June 14, 2021
Mummy of Ramessses II Had to Have a Passport Issued to Fly to France

Mummy of Ramesses II Had to Have a Passport Issued to Fly to France

Ramesses II is considered one the greatest and influential pharaohs of ancient Egypt. His ruling period was 12th century BC for approximately 66 years and in his time, he accomplished so much that no other pharaohs did. Egyptologists of the nineteenth century nicknamed him ‘Ramses the Great’ after discovering numerous archaeological sites in modern Egypt, Sudan and Palestine. There were many temples, monuments, palaces and shrines built in his honor. Even after death, he continued to be famous. The mummy of Ramses was discovered in 1881 at the tomb of a high priest called Pinedjem II. The priest came almost 400 years after the reign of the great pharaoh. After the discovery, Ramses’ body was in perfect condition. And the most interesting thing is, Ramessesis the only mummy with a passport and that also issued by a modern government.

About Ramesses II

We already know that Ramesses was the greatest pharaohs in his era. Hewas the third pharaoh of the Nineteenth Dynasty which is the second dynasty of ancient Egypt’s New Kingdom. His father was Seti I who was also very powerful but Ramesses II succeeded his father in his early 20s. Seti I appointed his son as the military general at the age of 10 and at the age of 14, Ramesses II became the Prince Regent. Ramesses II was born around 1303 BC and ruled for almost 66 years which makes him the longest ruler in the history of ancient Egypt. His successors and new Egyptians recognized him as the “Great ancestor.” Later, only one pharaoh of the Old Kingdom called Pepi II surpassed his record by ruling 94 years. Ramesses is renowned for many achievements apart from ruling. He successfully campaigned against the enemies of Egypt. He defeated the Nubians of the south of Egypt and Hittites in Anatolia. He also made some remarkable monuments named Abu Simbel and Ramesseum that are still surviving.

Egypt - Statue of Ramses II
Statue of Ramesses II ( Wikimedia Commons)

The mummy 

Like many other pharaohs, Ramesses II was buried in the Valley of the Kings, on the west bank of the Nile, across from Thebes. His tomb is called KV7. His mummy was transferred by the Egyptian priests to the mummy cache of Deir el-Bahri. Later his mummy was found in 1881 and it was seen that his skin, as well as most of his hair, was entirely preserved. His mummy was kept in the Egyptian Museum in Cairo in 1885.  Later, for various reasons, the condition of the mummy began to deteriorate. One of the reasons was the humidity of the room where his body was kept before. The body was infected with bacteria and started showing signs of decay. The Egyptian authorities started searching for experts Egyptologists and restorers who had the ability to preserve the old body. Such professionals were found in France. During the process of finding appropriate treatment, the museum officials agreed with French specialists that the mummy needs proper care to preserve the relic. So, Paris was the place where the mummy would get appropriate treatment.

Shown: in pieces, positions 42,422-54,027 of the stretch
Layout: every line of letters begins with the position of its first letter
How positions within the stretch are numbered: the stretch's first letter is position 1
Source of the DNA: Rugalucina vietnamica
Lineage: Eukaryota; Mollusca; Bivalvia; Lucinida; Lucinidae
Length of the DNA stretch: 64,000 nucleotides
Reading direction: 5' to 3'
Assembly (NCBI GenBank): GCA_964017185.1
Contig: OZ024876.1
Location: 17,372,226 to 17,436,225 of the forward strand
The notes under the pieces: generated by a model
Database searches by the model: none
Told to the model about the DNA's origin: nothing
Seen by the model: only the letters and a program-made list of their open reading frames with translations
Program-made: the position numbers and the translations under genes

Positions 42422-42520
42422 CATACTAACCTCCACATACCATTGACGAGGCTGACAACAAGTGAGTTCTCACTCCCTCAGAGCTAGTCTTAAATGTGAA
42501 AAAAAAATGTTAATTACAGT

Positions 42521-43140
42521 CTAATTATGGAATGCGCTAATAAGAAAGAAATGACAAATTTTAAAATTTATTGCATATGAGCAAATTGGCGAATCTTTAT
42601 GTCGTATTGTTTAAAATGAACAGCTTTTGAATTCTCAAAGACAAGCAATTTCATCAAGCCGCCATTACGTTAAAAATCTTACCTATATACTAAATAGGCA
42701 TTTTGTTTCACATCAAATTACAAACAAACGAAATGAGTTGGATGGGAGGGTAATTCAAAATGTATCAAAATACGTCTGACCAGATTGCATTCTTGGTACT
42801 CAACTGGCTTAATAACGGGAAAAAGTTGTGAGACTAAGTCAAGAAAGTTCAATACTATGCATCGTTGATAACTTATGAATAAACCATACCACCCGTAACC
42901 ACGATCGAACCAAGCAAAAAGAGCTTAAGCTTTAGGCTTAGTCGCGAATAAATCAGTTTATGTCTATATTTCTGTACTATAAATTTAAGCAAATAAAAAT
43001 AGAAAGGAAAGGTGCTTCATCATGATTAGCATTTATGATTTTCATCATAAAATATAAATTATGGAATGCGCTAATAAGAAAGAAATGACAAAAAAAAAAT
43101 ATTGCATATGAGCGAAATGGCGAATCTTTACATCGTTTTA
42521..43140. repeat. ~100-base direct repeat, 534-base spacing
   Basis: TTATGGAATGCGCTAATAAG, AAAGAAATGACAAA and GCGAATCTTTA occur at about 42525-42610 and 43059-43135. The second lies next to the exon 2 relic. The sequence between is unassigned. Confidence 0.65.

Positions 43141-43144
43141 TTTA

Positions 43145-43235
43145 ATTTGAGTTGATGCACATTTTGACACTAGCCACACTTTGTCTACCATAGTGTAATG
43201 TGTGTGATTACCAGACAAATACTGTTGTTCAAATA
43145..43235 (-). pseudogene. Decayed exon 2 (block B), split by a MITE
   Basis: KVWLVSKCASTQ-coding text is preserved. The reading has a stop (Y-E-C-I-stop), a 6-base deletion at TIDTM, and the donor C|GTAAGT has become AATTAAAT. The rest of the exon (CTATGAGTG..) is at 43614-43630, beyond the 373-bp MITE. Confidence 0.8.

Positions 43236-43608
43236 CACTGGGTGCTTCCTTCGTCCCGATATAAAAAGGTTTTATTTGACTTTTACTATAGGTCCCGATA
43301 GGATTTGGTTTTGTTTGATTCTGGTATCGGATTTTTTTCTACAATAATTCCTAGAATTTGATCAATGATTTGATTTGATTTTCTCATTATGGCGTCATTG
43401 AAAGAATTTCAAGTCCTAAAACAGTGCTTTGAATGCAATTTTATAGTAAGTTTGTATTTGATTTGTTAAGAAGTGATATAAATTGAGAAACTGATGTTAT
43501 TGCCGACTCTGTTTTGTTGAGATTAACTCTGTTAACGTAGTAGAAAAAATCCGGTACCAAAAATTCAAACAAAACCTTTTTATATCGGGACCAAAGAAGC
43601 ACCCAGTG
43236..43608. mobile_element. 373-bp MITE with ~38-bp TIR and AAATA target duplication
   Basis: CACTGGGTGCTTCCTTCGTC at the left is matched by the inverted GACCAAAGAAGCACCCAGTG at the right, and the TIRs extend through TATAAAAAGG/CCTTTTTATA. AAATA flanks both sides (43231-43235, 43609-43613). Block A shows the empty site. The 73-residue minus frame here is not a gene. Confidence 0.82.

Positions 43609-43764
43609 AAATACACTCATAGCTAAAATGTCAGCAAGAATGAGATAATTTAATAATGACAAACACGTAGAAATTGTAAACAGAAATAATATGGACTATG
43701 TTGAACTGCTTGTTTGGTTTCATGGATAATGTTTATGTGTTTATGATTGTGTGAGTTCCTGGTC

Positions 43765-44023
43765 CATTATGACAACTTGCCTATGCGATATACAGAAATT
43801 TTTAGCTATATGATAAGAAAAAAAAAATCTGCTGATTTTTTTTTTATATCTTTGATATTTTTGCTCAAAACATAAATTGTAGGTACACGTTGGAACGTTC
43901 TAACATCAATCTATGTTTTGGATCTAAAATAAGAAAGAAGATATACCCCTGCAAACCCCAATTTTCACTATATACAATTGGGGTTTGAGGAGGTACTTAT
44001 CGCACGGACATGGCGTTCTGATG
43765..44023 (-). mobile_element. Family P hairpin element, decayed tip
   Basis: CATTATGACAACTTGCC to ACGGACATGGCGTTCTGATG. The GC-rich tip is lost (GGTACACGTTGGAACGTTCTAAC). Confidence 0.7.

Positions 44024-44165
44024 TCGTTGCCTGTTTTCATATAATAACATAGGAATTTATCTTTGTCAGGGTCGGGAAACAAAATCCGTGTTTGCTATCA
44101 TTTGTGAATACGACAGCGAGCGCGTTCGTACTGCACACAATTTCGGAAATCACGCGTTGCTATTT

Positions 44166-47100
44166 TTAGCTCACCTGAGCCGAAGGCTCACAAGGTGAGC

Under Egyptian law, even dead individuals have to have proper documents and passports before they leave the country. So, when the mummy needed to go to France, the necessity of the passport came in front. It was said that these documents would ensure the mummy’s legal protection so that it would return to the country safely. It was probably the thought that once the mummy enters France, they wouldn’t give it back to Egypt. A living person might not make a passport to get to another country, but for a mummy?? There is no escape. So, the passport was made!

The Dead King Gets a Passport

Under the strict circumstances, Ramesses II was issued a passport by the Egyptian government, and it became the first mummy to receive a passport. The mummy is prominent for listing the occupation as ‘King (deceased)’ apart from having a photo of Ramesses II’s face. The mummy of Ramesses II left for France in 1976. When the pharaoh arrived in France, the mummy was received at the Paris–Le Bourget Airport with the full martial honors. Alive or dead, if any king enters France on official business is entitled to such reception. The mummy was then transported to the Paris Ethnological Museum for proper examination of its condition. The researchers found out that the worsening of the mummy was done by a fungal infection. Ramesses II’s mummy was infested with 89 types of mushrooms. After examining, the mummy was given appropriate treatments for preservation.
Passport of Ramesses II
The Passport of Ramesses II (Source – .vintag.es)
After the treatment for its deterioration, further examinations were done on the mummy. The examination result showed that the pharaoh was about 1.7 meters (5 feet 7 inches) tall and he had red hair and fair skin. In addition, some of his diseases were also found. Such as, it was said that he was suffering from arthritis, as well as a tooth abscess. Moreover, it was also found out that Ramesses II had ankylosing spondylitis, long-term inflammation of the joints of the spine, which would have made him walk with a hunched back during his later years.
After the analyses of the mummy were completed, it was flown back to Egypt and returned safely to the Cairo Museum.
Featured Image: ” Pharaoh Ramses II of Egypt in Abu Simbel” – (Wikimedia Commons)
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